Clare Potts shares her 'doomscroll' reflections - is human worth tied into how much one can do in a day? Or is life more than productivity?

Lately, I’ve been a bit addicted to my phone.  

Amongst puppy reels and pasta recipes, the Instagram algorithm is feeding me A-Day-in-My-Life videos. These are 40-second reels, usually of a young mother or fitness queen taking us through their ordinary (perfect) day complete with skincare regime, food prep, and gym session. I amuse myself by considering what my Day-in-My-Life video would look like – emails, doughnut, doomscroll, another doughnut. Then, despite my smugness, I watch 100 more of them.  

Later on, as I brush my teeth and consider my fourth pimple of the week, I do feel a bit, well, flat. The idea of breaking down my day into 10-minute increments of coffee, emails, yoga, and salad exhausts but also entices me. Maybe I should be like that?  

And then I get the ick. Is that productivity “the good life”? Is this what we’re aiming for? What messages about human value do we absorb from these videos? What must they say to the depressed, disabled, and dependent?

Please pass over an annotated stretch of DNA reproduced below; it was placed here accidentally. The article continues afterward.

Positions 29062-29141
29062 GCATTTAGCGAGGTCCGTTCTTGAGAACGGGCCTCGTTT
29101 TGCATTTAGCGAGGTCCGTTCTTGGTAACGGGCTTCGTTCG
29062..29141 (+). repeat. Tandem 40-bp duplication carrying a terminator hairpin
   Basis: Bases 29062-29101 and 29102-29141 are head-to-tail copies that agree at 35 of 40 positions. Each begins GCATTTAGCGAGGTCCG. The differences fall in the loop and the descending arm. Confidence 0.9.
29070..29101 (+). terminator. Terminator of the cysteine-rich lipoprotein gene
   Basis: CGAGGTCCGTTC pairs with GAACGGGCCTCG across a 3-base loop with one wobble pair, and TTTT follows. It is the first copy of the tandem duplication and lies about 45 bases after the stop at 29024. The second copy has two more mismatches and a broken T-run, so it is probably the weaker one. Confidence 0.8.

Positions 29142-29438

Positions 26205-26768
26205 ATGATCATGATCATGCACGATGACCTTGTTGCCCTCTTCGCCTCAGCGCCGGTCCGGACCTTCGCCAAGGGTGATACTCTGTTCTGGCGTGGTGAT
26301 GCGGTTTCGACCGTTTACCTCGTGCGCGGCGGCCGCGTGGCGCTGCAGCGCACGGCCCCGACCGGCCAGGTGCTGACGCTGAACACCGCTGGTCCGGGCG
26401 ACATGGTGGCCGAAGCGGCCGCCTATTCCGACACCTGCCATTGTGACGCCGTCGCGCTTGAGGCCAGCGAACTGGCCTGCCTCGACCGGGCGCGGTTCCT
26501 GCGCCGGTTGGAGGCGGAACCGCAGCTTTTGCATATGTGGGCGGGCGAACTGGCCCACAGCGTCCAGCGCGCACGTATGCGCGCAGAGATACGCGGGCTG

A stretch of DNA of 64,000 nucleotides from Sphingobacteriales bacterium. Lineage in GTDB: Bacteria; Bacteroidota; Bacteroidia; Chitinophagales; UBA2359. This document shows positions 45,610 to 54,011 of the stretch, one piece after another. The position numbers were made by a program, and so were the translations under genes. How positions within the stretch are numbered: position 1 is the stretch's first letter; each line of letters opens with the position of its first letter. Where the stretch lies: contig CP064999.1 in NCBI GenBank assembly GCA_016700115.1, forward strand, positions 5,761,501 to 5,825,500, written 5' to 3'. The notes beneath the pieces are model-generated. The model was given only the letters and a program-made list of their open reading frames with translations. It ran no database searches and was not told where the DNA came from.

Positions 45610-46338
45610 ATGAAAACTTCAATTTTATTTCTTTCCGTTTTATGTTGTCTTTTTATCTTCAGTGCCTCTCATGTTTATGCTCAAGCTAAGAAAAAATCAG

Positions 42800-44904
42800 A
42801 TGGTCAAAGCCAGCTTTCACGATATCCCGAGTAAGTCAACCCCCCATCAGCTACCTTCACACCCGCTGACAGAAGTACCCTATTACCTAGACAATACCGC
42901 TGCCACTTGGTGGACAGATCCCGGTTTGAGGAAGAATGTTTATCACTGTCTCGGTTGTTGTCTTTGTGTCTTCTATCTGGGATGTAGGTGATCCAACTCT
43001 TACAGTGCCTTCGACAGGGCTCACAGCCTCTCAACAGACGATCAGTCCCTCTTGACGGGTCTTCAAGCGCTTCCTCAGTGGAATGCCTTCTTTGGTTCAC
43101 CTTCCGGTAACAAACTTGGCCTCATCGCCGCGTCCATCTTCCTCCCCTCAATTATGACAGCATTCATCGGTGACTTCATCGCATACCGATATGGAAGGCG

The truth is that many of these videos are voyeuristic performances under the guise of “normal”. And naturally, we viewers compare our unproductive ways to them.  

There’s a belief in Christianity that all humans are made in God’s image, affording them inherent dignity, respect, and rights. This ethic is the bedrock of Western societies. It’s what lies behind the idea that the person with dementia is still a person, whatever their loss of memory and faculty; that the person who can’t get out of bed because of crippling depression is worthy and precious despite their dependence on others. It flies in the face of productivity culture. And it seems to me a much richer barometer of human value than all the things I can get done in my day. 


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